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“What is a weed?

A plant whose virtues have not yet been discovered,”
Said Emerson,
America’s philosopher.
They are there
Pushing up through sidewalk cracks
Between bricks in a patio
Crawling up a stucco wall
Filling vacant lots on city blocks
Life force at its most unfettered
Why don’t we see them,
Showing off their color and strength?
We pass them by
Unless we are cursing
their intrusion into our perfect suburban lawns
Crabgrass
Dandelion
Goldenrod
Buttercup
Clover
Mallow
Yarrow
Nightshade
Colorful names for entities no one sees
Except when noting their
Misplacement
On the landscape
But look closely.
Ignore the lawn, the sidewalk, the patio –
Mere manmade pushes back against nature.
The plant itself. The weed.
Root, stem, leaf, flower, seed.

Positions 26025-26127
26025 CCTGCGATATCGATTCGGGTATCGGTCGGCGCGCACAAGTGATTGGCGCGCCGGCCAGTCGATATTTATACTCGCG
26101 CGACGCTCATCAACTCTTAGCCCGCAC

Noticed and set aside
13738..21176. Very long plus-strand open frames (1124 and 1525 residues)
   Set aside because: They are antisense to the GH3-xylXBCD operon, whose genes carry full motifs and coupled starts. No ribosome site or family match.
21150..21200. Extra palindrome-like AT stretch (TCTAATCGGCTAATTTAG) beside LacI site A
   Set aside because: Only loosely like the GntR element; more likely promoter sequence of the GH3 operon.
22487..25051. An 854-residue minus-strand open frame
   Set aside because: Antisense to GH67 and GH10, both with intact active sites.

Veins, stamens, pistils, petals, blades.
Look closer:
Xylem, phloem, pith.
Pollen.
So fine, so invisible to the uncaring eye,
Yet the essence of life itself.
These weeds – their virtues undiscovered by most –
Each is perfect
Beautiful
Made so just by virtue of what it is.
More miraculous for the push of life
Without the benefit of nurture.
Orchids soak up the artificial light of bulb in a basement room,
But the weed is on its own, while part of a larger force.
Each one the very voice of nature:
“I am here. I cannot be stopped.”
Blake saw a heaven in a wild flower.
Here, in the indomitable weed:
Perfection, beauty, life,
And, yes –
Heaven.
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